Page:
Instrument Interview: The Creole Bania, the Oldest Existing Banjo

“Instrument Interview” posts are a chance to sit down with the instruments of traditional, country, bluegrass, and roots music – from different types of instruments to specific ones related to artists, luthiers, and songwriters – and learn more about them. Ten questions are posed, and the instruments answer! Today we talk with the Creole bania.

What ARE you?

I’m a banjo! I know I don’t exactly look like the banjos you think of today, but I’m actually the earliest known banjo that still exists. I was made sometime before 1777, and at that time, banjos were made of gourds and calabashes.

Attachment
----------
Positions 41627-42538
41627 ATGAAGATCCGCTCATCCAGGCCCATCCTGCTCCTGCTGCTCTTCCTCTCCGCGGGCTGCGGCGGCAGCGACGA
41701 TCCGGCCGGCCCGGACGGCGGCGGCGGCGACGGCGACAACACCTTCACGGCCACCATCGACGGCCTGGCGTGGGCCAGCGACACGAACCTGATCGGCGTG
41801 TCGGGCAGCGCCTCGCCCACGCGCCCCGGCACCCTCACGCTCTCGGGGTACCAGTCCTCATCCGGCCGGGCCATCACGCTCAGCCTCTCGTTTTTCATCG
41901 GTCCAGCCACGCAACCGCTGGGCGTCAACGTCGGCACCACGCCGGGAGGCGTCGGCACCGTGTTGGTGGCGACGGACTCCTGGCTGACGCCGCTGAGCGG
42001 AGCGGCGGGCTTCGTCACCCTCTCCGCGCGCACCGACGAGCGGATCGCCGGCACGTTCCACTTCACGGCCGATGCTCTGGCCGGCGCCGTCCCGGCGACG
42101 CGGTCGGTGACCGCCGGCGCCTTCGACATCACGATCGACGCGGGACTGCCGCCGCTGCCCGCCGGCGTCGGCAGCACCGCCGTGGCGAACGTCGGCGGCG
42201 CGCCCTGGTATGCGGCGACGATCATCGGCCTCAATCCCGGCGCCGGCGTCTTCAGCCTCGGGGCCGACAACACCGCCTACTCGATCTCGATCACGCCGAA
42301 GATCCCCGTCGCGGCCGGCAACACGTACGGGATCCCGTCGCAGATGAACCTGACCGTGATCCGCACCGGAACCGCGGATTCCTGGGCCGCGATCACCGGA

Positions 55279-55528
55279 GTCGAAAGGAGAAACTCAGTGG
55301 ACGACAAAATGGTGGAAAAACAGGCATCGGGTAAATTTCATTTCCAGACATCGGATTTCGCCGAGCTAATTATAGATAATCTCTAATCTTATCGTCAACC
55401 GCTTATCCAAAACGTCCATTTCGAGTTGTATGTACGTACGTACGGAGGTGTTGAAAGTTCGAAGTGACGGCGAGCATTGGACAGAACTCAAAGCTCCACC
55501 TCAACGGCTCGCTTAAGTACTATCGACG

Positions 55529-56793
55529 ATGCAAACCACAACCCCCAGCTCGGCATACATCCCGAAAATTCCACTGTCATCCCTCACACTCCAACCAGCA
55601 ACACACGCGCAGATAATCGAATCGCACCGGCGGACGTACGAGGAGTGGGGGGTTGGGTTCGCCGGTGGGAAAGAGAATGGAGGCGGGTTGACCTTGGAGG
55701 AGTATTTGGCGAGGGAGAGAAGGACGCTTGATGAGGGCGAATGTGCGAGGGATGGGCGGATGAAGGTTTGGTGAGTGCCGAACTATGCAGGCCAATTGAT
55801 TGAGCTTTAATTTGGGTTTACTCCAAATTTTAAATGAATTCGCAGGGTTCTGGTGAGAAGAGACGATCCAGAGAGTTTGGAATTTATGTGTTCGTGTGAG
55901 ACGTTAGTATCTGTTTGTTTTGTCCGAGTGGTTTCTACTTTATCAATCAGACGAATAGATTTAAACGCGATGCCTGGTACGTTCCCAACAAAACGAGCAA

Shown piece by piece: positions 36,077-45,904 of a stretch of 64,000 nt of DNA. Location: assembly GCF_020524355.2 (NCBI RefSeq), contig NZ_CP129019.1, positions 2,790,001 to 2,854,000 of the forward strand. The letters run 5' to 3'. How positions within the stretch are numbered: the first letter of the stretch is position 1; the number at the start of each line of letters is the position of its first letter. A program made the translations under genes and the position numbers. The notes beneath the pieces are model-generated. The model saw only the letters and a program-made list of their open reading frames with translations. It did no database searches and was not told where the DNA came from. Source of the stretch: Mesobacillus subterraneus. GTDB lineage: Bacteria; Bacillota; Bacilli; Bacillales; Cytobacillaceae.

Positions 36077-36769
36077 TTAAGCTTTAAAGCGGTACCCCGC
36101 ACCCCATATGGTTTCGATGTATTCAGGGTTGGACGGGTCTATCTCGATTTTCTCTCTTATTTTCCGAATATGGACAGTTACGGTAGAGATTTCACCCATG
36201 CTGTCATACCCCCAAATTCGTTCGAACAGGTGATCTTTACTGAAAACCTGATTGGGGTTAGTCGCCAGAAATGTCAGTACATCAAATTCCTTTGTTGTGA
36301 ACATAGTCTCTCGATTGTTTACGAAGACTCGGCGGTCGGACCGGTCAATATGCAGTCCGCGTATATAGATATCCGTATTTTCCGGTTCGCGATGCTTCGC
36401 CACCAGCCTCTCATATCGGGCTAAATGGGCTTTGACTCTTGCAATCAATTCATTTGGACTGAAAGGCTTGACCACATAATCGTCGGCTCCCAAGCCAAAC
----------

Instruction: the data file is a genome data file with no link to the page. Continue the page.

Since you’re so different from the banjos we know today, describe yourself to us.

My body is a calabash, and my drumhead is made of animal skin held on with wooden pins. I have two S-shaped sound holes (kind of like a fiddle). I also have three long strings and one short string and a very nicely carved peghead. My neck is thinner than banjos today, and it is made of wood.

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